Either way, it raises fresh questions about his suitability to remain in his present role and again, whilst I like Joe — you couldn’t not like Joe — I think his, and the government’s, interests would be best served by reshuffling him into another job, and giving Treasury to Malcolm Turnbull or Scott Morrison.

At the end of the day, however — and excuse my language — those responsible for this revisitation of Kim Beazley’s GST “rollback” campaign should be told, in short, to tell their fucking stories walking.

One of the more minor issues that cruelled Beazley’s second attempt to win office in 2001 was the eleventh-hour admission that “rollback” amounted to little more than an attempt to remove tampons from the GST net, and the matter is as insignificant in the big scheme of things now as it was then.

Those who advocate doing so now, for no better reason than trying yet again to skewer Tony Abbott on a jumped-up charge of “misogyny,” should shut the hell up: and if they are unable to produce alternative plans in detail as to how the great big bleeding black hole Labor left at the epicentre of the national budget might be repaired, then their “ideas” on matters pertaining to taxation and revenue should be dismissed with the contempt they deserve.

 

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11 thoughts on “GST Idiocy: Just Shut Up About Tax On Tampons

  1. Surely the concept of a nation wide consumption tax shared unequally among the states is the root of this idiotic debate.
    Should each state determine its own rules, and levy a consumption tax appropriately, and devour the spoils (ANY tax after all is nothing but extortion) to its liking.
    I know.
    That would likely mean that WA would have no GST, Queensland would have one at 2%, NSW would have one at ten percent on 50% of the goods, Vic would have ten percent on everything, and SA and Tas would have 25% on everything. And the luvvies would moan that this is not “fair”.
    Life is not “fair”. However, along with liberty goes responsibility and accountability, and the scheme I just mentioned might help persuade the populace that crime doesn’t pay and socialism doesn’t work.
    How did Australia end up with this asinine VAT scheme in the first place?

  2. Unbelievable. If it isn’t gay marriage, its a tampon tax. I’m prepared for Hockey to stay in his job as long as he has his vocal cords removed.

  3. You have missed the point of those asking for the GST to be removed from female sanitary items. It’s not about the cost, it’s about the principle. Because of that, the GST SHOULD be changed, no matter how stupid that seems in the scheme of things. I have plenty of issues with GST reform but this is a bigger issue than that: Why should women pay a tax that men don’t have to pay? To pay a tax that they physically cannot avoid for 30-40 years of their life? Would you prefer women not use sanitary products? Would you prefer the significant cleaning costs that would be need to be spent if women stopped using sanitary products since they’re “non-essential”? I’d like to see you survive in that office or bus with menstruating women who don’t use tampons/pads.

    • 1. I reiterate, condoms and lubricant should be subject to GST. Shaving cream and razors too. Perhaps you didn’t bother to read the article.

      2. You’re disgusting.

      • But Yale, condoms, razors and shaving cream are not male specific? Women buy these too… There is no ‘male equivalent’ to tampons and such, I think is the point of the argument. There are also alternatives to the products you suggest if people choose.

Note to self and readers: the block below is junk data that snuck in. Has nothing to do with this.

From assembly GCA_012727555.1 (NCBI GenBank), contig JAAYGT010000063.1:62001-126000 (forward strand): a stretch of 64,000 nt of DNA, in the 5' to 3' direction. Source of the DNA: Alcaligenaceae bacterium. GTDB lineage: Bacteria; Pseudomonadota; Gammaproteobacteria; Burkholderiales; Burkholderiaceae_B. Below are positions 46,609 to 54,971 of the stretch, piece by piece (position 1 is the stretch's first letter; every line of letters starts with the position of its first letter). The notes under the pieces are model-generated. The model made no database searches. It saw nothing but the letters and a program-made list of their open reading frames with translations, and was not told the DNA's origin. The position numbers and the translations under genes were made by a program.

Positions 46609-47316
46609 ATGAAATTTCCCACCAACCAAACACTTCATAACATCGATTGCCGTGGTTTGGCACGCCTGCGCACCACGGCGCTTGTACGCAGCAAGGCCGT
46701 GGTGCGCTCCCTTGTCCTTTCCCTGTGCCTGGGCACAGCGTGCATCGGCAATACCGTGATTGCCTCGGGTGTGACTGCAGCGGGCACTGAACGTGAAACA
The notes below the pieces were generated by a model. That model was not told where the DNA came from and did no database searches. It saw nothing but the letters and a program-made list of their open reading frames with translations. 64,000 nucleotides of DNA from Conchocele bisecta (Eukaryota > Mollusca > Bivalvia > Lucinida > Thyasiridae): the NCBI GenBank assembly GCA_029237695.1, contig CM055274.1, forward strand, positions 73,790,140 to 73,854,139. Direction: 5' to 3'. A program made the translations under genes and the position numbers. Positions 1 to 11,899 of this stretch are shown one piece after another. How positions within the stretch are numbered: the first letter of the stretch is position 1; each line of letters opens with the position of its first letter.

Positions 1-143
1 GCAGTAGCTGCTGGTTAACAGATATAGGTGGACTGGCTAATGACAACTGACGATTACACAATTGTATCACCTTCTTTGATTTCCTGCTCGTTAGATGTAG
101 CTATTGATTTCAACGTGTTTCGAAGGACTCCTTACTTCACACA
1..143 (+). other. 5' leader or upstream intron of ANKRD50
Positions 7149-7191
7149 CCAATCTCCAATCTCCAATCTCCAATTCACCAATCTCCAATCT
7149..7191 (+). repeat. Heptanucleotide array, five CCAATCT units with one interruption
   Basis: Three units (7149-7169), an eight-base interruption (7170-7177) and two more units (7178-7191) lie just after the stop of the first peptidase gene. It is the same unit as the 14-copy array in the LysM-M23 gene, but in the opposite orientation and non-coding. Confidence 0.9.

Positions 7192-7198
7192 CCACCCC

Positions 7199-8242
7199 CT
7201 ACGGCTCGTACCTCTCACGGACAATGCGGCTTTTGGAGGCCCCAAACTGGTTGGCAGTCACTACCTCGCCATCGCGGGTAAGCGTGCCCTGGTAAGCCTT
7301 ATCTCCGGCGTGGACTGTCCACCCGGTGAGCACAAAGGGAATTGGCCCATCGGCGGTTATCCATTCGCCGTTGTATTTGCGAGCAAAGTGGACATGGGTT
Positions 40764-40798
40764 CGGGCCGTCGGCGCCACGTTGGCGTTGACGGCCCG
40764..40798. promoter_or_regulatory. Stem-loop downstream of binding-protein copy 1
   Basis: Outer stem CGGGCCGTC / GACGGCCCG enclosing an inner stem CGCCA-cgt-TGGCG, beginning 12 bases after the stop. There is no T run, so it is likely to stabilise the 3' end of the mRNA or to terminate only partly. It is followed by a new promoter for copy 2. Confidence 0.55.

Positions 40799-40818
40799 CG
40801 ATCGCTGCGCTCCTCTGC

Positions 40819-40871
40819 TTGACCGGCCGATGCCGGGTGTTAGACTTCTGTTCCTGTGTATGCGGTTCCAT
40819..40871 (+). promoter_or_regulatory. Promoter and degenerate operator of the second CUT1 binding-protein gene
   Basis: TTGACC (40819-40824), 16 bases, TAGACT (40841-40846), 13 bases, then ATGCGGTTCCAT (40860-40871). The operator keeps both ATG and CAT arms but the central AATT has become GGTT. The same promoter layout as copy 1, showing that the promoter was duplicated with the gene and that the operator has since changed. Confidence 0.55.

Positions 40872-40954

• Hi Meg, and welcome 🙂 I think there are a couple of things people are overlooking here, and whilst your point is valid, there are some over-arching points that I do think render it somewhat moot.

          The first is the obvious state of the federal budget and, whilst I have pointed the finger in today’s article (and previously) the fact remains it’s a torrent of red ink: a billion dollars per week.

          No matter how nominal the amount of money is (and we’ll come back to that) no government in its right mind should be countenancing additional exemptions — and this point is compounded by the fact Labor and the Greens flatly refuse to allow revenue generating or expenditure cutting measures through the Senate; the only things they are prepared to support are those that increase spending, with is obscene.

          Third, whilst I take your point about the female-only nature of tampons, the fact is that the tax take is less than $10 per person per year, even accounting for (please excuse me using this phrase) heavy usage. At the time the GST was introduced, offsetting tax cuts (or welfare increases, depending on your situation) were designed as a catch-all to compensate for the effects of the change, including this one. These remain unchanged.

          And finally, far from cutting the GST back, it should apply to everything — and in my view be lifted — with the trade-off being a scythe being put through PAYE taxes and a boost to welfare scales, putting more money into people’s pockets. In fact, with GST at 2c per tampon, even doubling the GST would see those items remain barely affected by the subsequent change.

          I’m sorry I can’t agree with you Meg. But in the final analysis, if this “push” was anything more than an attempt to renew anti-misogyny proceedings against the Prime Minister and his government, then it would have confronted Julia Gillard when she was Prime Minister.

          It did not, and it should be recognised for what it is: a militantly anti-Abbott tactic dressed up as a women’s issue. That is why I am so dismissive — and contemptuous — of it.

        • I agree with you Meg. But to be honest, removing the tax is only going to see products drop by around $0.50 a packet (so for me, that would equate to $1.50 per month). Is that really worth getting knickers in a twist over?

  4. Joe Hockey is a joke. I never thought I would see a more incompetent Treasurer propped up by a similarly-incompetent PM for so long. When he agreed to the tampon tax reform on Q&A, it sure looked to me that he was doing so because he was nervous and didn’t know what else to say.